NEW YORK (GenomeWeb) – Abbott said Wednesday that its fourth quarter diagnostic revenues grew 3 percent year over year on a reported basis and 7 percent on an organic basis to $1.96 billion from $1.91 billion in the year-ago period.
For the three months ended Dec. 31, 2018, Abbott reported worldwide revenues of $7.77 billion, up 2 percent from $7.59 billion a year ago, but lower than the average Wall Street estimate of $7.82 billion. Sales increased 6 percent year over year on an organic basis.
Overall 2018 organic sales growth excluded the prior-year results for the Abbott Medical Optics and St. Jude Medical vascular closure businesses, which were divested during the first quarter of 2017. Further, it excluded the current and prior-year results for Rapid Diagnostics, which reflect results for Alere, which Abbott acquired in October 2017. Organic sales growth excluded the impact of foreign exchange and the prior-year fourth quarter results for a non-core business within US Adult Nutrition, which was discontinued during the third quarter of 2018.
Within its Diagnostics business segment, Abbott reported molecular diagnostics revenues of $123 million, up 1 percent from $122 million in Q4 2017. Organic MDx revenue growth was 4 percent, Abbott said. Molecular diagnostics worldwide sales in the quarter were led by growth in infectious disease testing.
Core laboratory revenues were $1.15 billion, up 5 percent from $1.1 billion in Q4 2017 and up 9 percent organically.
Point-of-care revenues were $137 million, down 6 percent from $145 million in the prior-year period and down 5 percent organically. Alere rapid diagnostics revenues were $548 million in the quarter, up 1 percent from $540 million in Q4 2017 and driven by infectious disease and cardiometabolic testing.
Abbott CEO Miles White said in a conference call to discuss the company's financial performance that this past year was particularly important for its diagnostics business as it accelerated the launch of its Alinity family of integrated instruments and tests in Europe and other international markets.
"In 2019 while the international launch continues to gain momentum, we anticipate obtaining US regulatory approvals for a critical mass of our test menu… which will allow us to accelerate the launch of Alinity in the US later this year," White said.
He added that 2018 was an important year for its newly formed rapid diagnostics as "we also made important advancements in our pipeline with new product launches in the areas of diabetes and cardiac care, as well as molecular rapid tests for infectious diseases. These new products, along with continued focus on strong execution across our portfolio, will drive accelerated growth for this business going forward."
Since the acquisition of Alere, Abbott has reorganized the rapid diagnostics business into four segments, each of which has its own emphasis, sales target, and R&D and new product plans, White said. He highlighted the Afinion 2 cardiometabolic analyzer and the ID Now infectious disease platform as current rapid diagnostics systems with potential to drive growth.
In other business segments, Abbott's Q4 Nutrition revenues were flat year over year at $1.78 billion; Established Pharmaceuticals revenues were down 4 percent to $1.10 billion from $1.15 billion; and Medical Devices revenues grew 7 percent to $2.92 billion from $2.74 billion.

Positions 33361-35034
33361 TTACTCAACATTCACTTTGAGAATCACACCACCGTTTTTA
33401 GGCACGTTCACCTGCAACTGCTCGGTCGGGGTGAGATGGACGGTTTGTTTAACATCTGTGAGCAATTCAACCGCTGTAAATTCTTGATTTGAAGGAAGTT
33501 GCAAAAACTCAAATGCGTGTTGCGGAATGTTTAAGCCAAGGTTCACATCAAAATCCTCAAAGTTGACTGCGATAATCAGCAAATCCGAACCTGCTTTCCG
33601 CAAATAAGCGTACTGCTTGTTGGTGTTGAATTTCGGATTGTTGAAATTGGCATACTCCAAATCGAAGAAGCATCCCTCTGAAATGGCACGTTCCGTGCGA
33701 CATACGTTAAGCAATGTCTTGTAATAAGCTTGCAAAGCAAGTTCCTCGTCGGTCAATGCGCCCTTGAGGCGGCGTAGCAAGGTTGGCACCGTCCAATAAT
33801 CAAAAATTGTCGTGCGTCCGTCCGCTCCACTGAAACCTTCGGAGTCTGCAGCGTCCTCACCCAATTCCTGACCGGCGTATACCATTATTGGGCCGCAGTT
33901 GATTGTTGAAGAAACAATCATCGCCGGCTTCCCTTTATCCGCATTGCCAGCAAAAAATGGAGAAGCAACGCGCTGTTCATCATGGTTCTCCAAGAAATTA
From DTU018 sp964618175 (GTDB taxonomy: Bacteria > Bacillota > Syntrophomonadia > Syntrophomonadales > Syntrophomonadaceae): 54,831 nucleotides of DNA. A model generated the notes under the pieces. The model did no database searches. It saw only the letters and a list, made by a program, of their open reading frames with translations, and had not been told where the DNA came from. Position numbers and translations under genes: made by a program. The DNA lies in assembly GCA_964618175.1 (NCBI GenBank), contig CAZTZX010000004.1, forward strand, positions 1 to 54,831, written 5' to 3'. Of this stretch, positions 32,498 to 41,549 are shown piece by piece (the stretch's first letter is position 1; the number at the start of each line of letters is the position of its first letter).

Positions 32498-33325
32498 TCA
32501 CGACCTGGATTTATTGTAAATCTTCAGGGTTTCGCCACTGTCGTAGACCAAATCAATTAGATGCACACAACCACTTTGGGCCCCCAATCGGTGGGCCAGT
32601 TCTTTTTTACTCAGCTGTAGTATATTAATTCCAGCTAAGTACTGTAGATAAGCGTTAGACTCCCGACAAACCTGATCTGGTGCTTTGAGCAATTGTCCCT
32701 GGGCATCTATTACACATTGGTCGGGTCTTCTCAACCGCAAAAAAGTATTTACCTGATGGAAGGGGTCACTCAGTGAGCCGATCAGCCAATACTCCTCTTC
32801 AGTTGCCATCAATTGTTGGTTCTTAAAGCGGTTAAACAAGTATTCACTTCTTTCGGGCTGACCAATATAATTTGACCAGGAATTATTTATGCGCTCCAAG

Abbott's Q4 R&D expenses dropped 9 percent year over year to $562 million from $619 million while its SG&A expenses fell 5 percent to $2.36 billion from $2.48 billion.
The firm reported Q4 net income of $654 million, or $.37 per share, compared to a loss of $828 million, or $.48 per share, in Q4 2017. Its adjusted EPS from continuing operations was $.81 per share, matching the analysts' average consensus estimate.
For full-year 2018, the firm reported worldwide revenues of $30.58 billion, up 12 percent from $27.39 billion a year ago, but lower than the average Wall Street estimate of $30.65 billion.
Abbott reported $7.50 billion in diagnostics revenues in 2018, up 34 percent from $5.62 billion in the year-ago period and up 7 percent on an organic basis.
Within Diagnostics for 2018, molecular diagnostics revenues totaled $484 million, up 5 percent from $463 million in 2017. Core laboratory revenues were $4.39 billion, up 8 percent from $4.06 billion in 2017. Point-of-care revenues were flat year over year at $553 million, and rapid diagnostics revenues were $2.07 billion during the first full year that Abbott reported revenues for that business.
In other business units, 2018 Nutrition revenues rose 4 percent year over year to $7.23 billion from $6.93 billion; Established Pharmaceuticals revenues rose 3 percent to $4.42 billion from $4.29 billion; and Medical Devices revenues grew 10 percent to $11.37 billion from $10.33 billion.
Abbott's 2018 R&D expenses dropped 2 percent to $2.30 billion from $2.26 billion while its SG&A expenses rose 6 percent to $9.75 billion from $9.18 billion.
The company reported 2018 net income of $2.37 billion, or $1.33 per share, compared to $477 million, or $.27 per share, in 2017. The firm's 2018 adjusted EPS from continuing operations, was $2.88 per share, matching the analysts' average consensus estimate.
Abbott said that on an adjusted basis, it anticipates projected full-year 2019 earnings per share from continuing operations will be between $3.15 and $3.25.
The firm issued Q1 2019 EPS guidance from continuing operations of $0.25 to $0.27. Adjusted EPS from continuing operations for Q1 2019 is anticipated to be between $0.60 and $0.62.
For full-year 2019, Abbott said organic sales growth is expected in the range of 6.5 to 7.5 percent. EPS from continuing operations is forecast at $1.80 to $1.90. Adjusted EPS from continuing operations for 2019 is expected to be in the range of $3.15 to $3.25.
In early morning trade on the New York Stock Exchange, Abbott shares were down more than 2 percent at $70.03.